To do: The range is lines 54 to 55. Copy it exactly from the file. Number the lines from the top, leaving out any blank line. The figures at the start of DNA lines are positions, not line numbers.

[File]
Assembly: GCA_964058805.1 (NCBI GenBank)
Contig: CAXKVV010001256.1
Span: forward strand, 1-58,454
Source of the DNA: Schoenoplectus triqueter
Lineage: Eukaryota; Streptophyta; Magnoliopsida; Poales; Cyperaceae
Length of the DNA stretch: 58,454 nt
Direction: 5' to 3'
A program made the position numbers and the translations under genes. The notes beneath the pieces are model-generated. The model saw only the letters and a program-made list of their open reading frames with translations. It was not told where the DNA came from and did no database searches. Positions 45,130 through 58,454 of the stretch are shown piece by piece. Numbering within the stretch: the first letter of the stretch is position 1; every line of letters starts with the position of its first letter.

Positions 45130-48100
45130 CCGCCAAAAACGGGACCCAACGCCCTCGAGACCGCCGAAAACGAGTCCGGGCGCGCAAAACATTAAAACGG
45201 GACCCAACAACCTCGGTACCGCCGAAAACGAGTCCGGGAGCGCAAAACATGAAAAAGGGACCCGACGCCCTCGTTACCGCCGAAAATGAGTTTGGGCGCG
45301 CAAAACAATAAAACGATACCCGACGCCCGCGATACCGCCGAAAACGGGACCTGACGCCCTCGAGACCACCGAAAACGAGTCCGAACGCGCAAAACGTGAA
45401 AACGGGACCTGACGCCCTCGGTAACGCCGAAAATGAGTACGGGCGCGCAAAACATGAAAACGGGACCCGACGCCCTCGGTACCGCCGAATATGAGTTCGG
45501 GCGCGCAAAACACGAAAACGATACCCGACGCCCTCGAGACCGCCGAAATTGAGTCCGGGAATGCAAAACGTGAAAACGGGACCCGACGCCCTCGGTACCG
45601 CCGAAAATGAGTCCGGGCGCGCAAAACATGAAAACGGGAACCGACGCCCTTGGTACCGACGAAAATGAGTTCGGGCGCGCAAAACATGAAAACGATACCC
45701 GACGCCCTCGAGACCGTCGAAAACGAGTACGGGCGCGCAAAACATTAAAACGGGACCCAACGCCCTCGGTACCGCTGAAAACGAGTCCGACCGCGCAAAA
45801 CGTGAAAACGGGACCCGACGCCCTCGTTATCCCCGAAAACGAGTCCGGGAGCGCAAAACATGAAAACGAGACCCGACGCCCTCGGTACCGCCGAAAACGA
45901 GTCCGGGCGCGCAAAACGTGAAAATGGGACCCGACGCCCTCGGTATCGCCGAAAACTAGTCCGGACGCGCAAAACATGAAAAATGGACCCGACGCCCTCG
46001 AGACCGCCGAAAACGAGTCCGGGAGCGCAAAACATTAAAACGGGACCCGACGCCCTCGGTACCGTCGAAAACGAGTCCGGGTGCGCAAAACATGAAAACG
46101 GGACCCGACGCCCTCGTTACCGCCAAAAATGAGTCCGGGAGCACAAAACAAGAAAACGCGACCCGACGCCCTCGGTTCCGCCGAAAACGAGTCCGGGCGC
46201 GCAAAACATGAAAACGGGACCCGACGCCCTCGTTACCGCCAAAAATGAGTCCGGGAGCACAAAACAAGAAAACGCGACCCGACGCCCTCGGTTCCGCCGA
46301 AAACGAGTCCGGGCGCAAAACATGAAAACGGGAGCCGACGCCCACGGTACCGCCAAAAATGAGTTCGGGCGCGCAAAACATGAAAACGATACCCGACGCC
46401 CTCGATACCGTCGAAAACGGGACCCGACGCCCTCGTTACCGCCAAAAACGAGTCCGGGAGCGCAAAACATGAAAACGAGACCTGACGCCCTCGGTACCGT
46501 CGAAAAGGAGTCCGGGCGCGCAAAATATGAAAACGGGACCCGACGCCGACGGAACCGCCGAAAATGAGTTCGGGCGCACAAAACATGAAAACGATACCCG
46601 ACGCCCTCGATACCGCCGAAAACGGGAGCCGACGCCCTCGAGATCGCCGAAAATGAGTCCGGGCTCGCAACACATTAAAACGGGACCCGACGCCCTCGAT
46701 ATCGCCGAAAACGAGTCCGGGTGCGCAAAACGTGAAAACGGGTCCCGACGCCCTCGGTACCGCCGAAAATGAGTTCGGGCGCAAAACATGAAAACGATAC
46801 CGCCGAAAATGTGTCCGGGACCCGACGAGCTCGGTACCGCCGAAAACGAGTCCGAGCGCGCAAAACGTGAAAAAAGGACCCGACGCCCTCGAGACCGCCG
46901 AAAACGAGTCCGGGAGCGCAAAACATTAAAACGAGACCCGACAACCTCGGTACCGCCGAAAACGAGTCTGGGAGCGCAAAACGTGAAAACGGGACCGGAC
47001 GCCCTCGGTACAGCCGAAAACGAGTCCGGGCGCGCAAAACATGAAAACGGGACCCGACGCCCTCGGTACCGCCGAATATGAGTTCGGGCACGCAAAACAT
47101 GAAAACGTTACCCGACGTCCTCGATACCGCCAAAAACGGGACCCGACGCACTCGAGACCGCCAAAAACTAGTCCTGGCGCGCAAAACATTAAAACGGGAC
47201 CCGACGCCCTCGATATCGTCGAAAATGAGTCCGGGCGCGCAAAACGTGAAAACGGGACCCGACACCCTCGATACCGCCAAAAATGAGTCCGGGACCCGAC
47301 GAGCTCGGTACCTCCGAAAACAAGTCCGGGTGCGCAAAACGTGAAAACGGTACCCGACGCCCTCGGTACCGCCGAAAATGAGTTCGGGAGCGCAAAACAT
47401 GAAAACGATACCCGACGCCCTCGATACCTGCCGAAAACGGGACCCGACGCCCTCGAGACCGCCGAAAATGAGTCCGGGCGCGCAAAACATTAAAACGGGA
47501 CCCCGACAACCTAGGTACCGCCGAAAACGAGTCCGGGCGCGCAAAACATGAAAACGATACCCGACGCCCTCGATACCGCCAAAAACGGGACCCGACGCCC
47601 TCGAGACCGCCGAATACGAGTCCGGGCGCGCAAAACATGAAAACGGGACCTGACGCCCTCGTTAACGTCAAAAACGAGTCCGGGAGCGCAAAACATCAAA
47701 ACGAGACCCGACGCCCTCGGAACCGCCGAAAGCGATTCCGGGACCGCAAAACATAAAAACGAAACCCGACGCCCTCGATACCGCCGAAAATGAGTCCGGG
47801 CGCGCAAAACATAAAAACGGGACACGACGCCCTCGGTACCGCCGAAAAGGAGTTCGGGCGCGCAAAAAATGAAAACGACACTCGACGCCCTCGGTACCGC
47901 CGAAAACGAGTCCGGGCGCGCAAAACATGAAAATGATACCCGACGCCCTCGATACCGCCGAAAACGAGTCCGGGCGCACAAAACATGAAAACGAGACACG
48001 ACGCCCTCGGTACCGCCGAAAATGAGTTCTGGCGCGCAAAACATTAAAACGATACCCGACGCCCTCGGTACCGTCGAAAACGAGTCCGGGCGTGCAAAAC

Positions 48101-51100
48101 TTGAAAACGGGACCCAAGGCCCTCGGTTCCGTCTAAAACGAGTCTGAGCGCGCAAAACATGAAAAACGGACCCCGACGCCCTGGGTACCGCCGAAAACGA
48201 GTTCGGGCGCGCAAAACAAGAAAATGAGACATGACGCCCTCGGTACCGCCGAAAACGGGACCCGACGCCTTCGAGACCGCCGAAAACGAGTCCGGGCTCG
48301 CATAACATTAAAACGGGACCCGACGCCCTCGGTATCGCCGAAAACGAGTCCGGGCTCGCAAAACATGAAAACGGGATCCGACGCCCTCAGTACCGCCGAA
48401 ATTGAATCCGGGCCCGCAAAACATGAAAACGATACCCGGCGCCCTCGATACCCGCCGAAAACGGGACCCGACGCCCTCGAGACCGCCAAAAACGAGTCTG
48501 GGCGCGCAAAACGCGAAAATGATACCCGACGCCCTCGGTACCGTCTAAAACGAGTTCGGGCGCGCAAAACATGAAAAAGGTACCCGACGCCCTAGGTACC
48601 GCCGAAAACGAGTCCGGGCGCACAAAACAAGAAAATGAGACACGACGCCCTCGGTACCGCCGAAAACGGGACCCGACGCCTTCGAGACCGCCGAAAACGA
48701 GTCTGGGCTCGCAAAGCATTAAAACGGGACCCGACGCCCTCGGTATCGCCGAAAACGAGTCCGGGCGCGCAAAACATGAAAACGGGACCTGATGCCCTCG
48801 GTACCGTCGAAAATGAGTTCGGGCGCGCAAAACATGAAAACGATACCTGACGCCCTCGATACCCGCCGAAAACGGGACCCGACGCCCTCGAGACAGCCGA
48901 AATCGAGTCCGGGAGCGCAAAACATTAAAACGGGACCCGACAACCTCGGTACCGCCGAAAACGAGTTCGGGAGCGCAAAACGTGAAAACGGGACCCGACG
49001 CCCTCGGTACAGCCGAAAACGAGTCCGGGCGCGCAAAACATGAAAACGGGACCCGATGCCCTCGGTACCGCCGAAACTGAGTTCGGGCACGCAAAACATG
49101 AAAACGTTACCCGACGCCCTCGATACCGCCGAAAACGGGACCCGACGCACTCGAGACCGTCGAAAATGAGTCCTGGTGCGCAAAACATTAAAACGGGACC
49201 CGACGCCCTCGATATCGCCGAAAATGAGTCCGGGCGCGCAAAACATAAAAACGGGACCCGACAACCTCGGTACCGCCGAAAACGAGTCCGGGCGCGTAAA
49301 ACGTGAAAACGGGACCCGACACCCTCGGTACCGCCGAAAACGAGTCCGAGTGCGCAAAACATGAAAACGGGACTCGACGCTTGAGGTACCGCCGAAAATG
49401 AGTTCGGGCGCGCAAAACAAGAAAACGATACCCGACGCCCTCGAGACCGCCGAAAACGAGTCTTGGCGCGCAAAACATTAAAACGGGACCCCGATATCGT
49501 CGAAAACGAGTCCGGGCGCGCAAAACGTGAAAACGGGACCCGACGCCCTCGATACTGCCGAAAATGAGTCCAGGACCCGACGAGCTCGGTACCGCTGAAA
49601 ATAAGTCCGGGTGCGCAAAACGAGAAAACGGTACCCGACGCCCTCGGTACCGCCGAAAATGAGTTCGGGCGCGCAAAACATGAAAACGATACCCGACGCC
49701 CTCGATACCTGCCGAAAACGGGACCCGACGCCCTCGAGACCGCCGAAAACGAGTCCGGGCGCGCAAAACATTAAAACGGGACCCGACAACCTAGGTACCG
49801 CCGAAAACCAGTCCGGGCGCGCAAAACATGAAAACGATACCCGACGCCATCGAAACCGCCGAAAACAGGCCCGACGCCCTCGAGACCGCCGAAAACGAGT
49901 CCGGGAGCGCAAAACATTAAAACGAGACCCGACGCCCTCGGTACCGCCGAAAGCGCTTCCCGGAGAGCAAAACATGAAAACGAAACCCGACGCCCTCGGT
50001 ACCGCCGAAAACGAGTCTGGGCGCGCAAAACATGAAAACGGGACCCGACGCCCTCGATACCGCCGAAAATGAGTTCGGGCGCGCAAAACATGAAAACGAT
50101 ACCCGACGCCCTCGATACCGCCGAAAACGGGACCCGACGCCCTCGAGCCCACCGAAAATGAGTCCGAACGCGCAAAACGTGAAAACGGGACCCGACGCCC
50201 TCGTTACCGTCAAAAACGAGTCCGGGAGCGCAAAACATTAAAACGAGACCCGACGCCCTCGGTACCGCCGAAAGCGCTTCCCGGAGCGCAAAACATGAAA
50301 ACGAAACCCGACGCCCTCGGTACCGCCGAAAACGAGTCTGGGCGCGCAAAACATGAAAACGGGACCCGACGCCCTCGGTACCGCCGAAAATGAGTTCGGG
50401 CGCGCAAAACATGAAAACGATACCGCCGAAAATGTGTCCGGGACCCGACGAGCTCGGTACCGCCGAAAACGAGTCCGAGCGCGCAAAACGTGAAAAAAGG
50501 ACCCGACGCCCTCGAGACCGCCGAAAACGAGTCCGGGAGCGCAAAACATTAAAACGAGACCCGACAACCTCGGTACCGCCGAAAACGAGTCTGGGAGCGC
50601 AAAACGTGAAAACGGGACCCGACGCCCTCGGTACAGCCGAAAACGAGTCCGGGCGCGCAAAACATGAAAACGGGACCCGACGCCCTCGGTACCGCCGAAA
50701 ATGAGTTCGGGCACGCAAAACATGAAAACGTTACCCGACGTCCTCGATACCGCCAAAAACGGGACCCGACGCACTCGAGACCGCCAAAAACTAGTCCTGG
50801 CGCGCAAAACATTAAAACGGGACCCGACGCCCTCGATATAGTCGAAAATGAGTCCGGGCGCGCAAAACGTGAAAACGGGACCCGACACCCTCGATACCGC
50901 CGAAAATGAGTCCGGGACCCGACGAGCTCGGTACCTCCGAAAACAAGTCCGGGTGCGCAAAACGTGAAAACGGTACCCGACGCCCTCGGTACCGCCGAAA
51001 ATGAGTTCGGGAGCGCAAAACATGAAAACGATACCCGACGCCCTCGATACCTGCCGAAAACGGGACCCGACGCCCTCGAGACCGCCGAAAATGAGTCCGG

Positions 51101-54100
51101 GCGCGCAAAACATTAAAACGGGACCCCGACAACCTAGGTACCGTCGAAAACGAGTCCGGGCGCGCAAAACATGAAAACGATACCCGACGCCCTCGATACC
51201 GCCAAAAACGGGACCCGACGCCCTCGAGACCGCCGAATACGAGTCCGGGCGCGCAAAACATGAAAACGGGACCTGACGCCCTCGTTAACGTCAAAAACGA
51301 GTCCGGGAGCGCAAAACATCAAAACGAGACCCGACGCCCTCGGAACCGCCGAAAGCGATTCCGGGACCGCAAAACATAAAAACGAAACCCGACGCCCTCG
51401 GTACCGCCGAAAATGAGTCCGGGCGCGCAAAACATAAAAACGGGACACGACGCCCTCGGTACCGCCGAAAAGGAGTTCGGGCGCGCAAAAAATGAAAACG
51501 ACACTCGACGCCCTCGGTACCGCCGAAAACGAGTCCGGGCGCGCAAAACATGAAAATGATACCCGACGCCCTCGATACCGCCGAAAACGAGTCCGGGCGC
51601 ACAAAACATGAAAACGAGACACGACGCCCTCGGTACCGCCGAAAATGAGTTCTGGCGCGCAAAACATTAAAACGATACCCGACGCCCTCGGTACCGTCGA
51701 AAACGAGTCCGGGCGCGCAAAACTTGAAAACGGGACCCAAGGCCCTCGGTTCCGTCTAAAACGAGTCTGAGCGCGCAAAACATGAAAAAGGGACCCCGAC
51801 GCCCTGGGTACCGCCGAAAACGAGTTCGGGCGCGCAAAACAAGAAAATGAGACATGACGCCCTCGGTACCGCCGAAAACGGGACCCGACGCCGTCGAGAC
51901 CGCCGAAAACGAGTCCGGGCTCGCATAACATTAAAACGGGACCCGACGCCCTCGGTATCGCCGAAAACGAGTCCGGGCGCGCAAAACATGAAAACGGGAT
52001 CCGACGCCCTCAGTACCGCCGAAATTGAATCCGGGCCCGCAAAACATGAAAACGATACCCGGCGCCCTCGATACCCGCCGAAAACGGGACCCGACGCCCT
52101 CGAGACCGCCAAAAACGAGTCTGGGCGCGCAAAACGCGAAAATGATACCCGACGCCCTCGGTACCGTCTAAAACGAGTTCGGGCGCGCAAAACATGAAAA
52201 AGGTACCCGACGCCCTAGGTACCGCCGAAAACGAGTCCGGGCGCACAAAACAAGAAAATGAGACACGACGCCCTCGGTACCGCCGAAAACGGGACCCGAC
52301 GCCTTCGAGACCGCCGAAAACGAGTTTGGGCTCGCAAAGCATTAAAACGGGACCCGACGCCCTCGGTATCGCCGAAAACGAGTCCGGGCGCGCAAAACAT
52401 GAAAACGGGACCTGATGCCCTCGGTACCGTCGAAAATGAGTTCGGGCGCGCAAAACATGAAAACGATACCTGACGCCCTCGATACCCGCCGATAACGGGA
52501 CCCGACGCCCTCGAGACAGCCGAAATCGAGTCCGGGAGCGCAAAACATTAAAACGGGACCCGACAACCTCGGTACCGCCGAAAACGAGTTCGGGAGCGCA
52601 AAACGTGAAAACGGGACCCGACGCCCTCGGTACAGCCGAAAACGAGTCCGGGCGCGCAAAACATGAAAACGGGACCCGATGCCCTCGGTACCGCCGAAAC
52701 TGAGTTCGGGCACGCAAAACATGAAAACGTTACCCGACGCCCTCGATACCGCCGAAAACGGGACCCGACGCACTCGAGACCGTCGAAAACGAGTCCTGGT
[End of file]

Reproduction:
49401 AGTTCGGGCGCGCAAAACAAGAAAACGATACCCGACGCCCTCGAGACCGCCGAAAACGAGTCTTGGCGCGCAAAACATTAAAACGGGACCCCGATATCGT
49501 CGAAAACGAGTCCGGGCGCGCAAAACGTGAAAACGGGACCCGACGCCCTCGATACTGCCGAAAATGAGTCCAGGACCCGACGAGCTCGGTACCGCTGAAA